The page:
4 Tips Non-profits Can Learn at an Interactive Conference

January 7, 2016

What’s an interactive conference, you ask?

It’s a two-day event bringing people together to discuss how online technology, creativity and emerging trends are being used to drive marketing campaigns, collect data and frame stories for clients – just to name a few. Attendees range from entrepreneurs to designers and developers, to online business professionals to marketers and more.

Generally speaking, the talks are hardwired to attract people from the private sector. Yet, the information remains relevant to the not-for-profit world. And these tidbits on market trends and know-hows can be implemented into any messaging campaign.

So, let’s break it down.

  1. More visuals, less text. No surprise here, but it’s an important reminder. The folks from Killer Infographics reminded us that users read only about 20 percent of content on a web page with more than 600 words of text. And, that visual information gets to a person’s brain 60,000 times faster than words.So what does that mean for your campaign? Pull out your fun facts, make memes and get to visualizing your campaign by creating informative, yet visually stimulating sharable materials. For inspiration, check out this informative and clever infographic by The Girl Effect.
  2. Localize your campaigns to tap into pride of place. The folks from Nextdoor – a free private social network for your neighborhood – and Buy Nothing Ballard – a sub-group from the Buy Nothing Project focused on why it’s important to not overlook micro-networks and hyper local communities. Their research found that when people become committed to a place, at the end of the day, they want to preserve it.So, what does that mean for non-profits looking for an entry point into a hyper local community? Facebook. The speakers emphasized that the majority of people know how to use it – young and old. And for that reason alone, folks are more likely to engage and participate with your messaging campaign via Facebook than any other social media platform. Try distributing your campaign through locally targeted ads or by tapping into locals already engaged with your issue on Facebook. The bottom line is: people are in touch with their community and genuinely want to share their opinions about its future.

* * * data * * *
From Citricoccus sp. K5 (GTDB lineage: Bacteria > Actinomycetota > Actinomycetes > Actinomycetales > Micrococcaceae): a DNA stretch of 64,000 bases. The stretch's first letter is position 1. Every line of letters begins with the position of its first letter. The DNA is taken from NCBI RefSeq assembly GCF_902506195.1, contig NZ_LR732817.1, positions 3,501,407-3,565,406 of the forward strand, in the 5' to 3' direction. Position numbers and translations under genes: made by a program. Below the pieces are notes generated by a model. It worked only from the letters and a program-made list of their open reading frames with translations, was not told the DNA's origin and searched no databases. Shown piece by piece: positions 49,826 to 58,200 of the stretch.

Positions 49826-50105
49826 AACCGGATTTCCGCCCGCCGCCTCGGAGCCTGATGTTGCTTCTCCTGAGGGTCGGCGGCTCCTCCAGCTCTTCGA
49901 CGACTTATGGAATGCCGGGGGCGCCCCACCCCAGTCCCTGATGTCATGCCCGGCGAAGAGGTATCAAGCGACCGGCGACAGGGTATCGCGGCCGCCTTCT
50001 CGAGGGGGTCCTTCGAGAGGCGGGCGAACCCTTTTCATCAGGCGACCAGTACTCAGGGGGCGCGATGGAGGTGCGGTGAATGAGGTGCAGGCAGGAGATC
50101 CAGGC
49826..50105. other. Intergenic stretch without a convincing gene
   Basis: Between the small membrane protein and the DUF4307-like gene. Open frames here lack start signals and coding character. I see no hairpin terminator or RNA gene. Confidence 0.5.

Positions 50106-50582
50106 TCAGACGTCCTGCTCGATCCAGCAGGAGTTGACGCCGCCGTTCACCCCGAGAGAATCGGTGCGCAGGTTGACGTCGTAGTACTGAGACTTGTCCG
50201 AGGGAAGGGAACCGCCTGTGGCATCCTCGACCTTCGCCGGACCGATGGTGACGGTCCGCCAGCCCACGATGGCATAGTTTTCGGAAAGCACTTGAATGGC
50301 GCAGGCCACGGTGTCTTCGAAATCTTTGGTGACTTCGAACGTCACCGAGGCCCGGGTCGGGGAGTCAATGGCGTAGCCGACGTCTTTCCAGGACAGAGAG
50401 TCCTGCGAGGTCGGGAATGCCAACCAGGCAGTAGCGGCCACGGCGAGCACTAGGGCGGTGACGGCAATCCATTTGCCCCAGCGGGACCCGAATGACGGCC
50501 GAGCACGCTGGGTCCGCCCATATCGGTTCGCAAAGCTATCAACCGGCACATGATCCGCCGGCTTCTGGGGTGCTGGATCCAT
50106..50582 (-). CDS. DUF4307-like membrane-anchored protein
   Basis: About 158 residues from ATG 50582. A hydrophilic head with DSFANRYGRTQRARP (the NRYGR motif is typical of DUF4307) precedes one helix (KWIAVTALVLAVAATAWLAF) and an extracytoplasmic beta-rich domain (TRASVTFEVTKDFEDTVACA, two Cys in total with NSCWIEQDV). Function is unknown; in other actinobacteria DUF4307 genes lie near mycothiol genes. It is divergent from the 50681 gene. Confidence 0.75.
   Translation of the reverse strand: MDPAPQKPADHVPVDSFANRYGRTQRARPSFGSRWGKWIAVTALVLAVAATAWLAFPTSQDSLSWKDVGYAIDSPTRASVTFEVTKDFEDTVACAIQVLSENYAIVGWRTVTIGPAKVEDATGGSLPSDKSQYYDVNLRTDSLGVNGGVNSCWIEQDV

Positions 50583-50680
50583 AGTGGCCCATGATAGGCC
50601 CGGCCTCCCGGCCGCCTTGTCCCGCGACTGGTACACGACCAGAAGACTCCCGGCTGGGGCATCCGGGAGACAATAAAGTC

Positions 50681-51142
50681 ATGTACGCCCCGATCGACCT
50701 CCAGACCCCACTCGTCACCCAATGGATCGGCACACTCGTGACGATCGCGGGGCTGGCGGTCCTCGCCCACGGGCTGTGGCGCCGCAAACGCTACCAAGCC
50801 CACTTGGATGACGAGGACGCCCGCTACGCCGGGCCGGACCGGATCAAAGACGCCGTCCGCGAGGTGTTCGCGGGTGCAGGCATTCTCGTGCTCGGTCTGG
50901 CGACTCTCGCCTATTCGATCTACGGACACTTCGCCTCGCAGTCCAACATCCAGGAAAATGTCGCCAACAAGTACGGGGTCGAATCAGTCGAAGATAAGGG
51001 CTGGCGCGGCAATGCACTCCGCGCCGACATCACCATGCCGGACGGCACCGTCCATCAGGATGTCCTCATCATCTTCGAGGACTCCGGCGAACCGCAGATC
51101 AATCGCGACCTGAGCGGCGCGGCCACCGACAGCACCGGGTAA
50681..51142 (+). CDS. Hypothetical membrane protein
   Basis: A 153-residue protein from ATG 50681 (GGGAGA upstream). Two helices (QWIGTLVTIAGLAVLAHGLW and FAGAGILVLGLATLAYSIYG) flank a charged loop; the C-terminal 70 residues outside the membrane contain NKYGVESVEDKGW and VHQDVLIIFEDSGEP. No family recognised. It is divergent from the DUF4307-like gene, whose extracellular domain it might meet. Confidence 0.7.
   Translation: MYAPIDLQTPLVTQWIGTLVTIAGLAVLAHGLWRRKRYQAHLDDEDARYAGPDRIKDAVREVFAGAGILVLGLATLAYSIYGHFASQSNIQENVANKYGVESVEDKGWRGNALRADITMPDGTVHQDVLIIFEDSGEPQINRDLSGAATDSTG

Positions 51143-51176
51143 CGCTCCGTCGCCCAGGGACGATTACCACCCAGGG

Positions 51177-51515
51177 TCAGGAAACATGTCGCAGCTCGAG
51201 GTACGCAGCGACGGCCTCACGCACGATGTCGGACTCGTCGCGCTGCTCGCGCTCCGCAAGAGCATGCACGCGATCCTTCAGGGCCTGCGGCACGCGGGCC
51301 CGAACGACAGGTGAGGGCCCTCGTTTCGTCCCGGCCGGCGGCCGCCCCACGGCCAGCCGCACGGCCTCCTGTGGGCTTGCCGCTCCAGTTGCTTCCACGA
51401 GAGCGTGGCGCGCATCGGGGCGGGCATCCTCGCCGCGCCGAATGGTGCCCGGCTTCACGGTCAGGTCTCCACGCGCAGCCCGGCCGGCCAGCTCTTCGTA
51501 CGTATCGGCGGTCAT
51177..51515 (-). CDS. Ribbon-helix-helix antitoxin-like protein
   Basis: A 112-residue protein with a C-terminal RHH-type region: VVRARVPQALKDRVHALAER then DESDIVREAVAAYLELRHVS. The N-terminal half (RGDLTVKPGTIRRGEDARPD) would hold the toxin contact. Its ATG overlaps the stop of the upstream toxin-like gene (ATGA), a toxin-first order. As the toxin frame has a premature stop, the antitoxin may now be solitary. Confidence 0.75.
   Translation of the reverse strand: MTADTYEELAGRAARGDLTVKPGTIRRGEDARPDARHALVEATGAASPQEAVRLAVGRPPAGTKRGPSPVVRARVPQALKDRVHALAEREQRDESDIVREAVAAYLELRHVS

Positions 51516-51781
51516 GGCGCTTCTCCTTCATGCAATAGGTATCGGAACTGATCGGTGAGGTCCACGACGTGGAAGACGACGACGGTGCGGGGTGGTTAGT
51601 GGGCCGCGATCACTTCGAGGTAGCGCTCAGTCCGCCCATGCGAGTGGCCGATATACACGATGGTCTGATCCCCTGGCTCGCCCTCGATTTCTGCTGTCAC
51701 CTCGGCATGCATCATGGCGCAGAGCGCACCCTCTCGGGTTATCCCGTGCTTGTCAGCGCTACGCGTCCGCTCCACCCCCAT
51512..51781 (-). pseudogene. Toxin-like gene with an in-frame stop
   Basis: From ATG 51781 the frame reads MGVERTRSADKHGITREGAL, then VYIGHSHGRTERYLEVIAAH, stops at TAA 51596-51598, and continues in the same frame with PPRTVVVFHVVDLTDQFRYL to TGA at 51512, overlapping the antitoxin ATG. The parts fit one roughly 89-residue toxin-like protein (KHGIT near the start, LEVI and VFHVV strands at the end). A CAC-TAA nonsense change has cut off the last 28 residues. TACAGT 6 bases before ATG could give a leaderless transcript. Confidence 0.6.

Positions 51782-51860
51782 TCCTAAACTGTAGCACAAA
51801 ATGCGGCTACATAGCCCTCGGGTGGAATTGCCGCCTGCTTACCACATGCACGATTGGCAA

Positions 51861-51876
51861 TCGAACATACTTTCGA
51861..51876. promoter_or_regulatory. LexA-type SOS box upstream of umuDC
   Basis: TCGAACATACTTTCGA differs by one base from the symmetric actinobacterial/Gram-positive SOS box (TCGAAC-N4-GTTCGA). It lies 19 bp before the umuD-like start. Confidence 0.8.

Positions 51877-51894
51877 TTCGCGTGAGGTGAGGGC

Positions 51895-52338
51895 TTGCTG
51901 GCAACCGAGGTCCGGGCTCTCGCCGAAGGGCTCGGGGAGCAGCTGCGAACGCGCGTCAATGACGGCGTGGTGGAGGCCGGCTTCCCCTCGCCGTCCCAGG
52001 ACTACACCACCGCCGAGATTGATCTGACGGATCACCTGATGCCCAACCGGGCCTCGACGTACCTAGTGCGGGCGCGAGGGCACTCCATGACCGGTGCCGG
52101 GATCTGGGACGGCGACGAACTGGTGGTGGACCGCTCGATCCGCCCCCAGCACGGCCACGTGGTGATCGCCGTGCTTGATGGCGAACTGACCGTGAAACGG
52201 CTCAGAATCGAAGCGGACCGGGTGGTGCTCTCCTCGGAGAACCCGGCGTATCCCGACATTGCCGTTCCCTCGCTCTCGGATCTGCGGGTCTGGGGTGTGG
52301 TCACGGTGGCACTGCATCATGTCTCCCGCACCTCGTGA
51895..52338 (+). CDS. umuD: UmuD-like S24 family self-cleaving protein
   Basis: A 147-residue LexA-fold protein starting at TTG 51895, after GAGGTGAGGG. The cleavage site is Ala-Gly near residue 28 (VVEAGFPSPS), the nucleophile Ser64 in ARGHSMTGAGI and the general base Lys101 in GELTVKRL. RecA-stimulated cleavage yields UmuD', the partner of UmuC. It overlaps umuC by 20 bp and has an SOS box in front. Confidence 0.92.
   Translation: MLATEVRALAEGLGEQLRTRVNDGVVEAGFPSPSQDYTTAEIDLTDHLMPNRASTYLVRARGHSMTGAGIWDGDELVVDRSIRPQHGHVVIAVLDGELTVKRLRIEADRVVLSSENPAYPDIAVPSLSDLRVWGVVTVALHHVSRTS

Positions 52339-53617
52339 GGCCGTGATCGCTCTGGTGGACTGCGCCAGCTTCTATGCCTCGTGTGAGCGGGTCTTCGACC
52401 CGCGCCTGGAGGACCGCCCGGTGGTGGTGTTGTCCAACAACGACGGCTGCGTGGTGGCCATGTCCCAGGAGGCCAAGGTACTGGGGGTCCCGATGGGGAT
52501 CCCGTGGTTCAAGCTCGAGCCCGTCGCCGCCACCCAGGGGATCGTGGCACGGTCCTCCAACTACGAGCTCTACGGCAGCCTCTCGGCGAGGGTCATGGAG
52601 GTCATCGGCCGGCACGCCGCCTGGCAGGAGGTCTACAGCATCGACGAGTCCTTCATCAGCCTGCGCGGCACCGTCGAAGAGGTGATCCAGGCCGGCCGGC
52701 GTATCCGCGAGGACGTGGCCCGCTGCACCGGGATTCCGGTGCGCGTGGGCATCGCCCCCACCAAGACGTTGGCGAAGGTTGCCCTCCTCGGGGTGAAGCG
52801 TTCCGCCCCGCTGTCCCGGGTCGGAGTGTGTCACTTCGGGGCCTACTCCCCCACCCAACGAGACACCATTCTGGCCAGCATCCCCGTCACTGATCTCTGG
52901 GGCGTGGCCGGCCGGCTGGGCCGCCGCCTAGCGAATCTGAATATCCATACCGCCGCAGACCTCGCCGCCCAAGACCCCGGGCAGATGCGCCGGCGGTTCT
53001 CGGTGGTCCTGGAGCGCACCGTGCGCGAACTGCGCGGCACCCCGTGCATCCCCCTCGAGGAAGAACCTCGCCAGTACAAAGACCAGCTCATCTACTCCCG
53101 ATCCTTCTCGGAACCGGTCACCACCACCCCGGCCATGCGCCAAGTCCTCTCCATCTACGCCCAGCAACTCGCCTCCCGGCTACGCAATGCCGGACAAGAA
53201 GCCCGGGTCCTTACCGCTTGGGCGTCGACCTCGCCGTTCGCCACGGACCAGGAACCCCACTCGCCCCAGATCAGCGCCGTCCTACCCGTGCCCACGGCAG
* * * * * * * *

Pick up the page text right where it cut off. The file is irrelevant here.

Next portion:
3. Vertical reimagined. First of all, take this into consideration – there are 7.4 billion mobile devices worldwide – that’s more than there are people on earth. And roughly, 30% of people spend their screen time with hand-held devices. If you’re thinking about making a new video for your next campaign – think about how an average person holds their phone. Vertically, right? Millennial Media suggests marketers flip their approach. So the next time you are thinking about creating a video campaign – consider having it tailored made to be viewed upright, versus the old fashion, horizontal way.
  4. Find your story, visualize your story and tell your story. This message came from Saul Spady the grandson of Seattle’s famous Dick’s Burgers. Working solo, he’s been building social media campaigns for Dick’s Burgers and Malaria Free Uganda. For him, the story is at the core of every campaign and must be both creative and empowered by the digital mechanism. For his Malaria Free Uganda campaign via Facebook, he shared one image at a time, paid for ads (started small) and frequently generated powerful content. Picture2In general, he leans heavily on Facebook – since nowadays it drives 25 percent of all Internet referral traffic. Although, when I later asked about the success of SMS campaigns across several African countries (like the Ebola SMS campaign in Senegal), he admitted that using text messages would have been beneficial to his Facebook campaign, since most Ugandans have not only one mobile, but several.Overall though, he acknowledges that it’s a learning process and that diversifying your techniques is essential. He’s certainly done so by generating content through music videos with local artists to creating shareable infographics. In the end, it’s about not missing an opportunity to tell your story while at the same time, spotlighting the community at hand.

Marcela Gara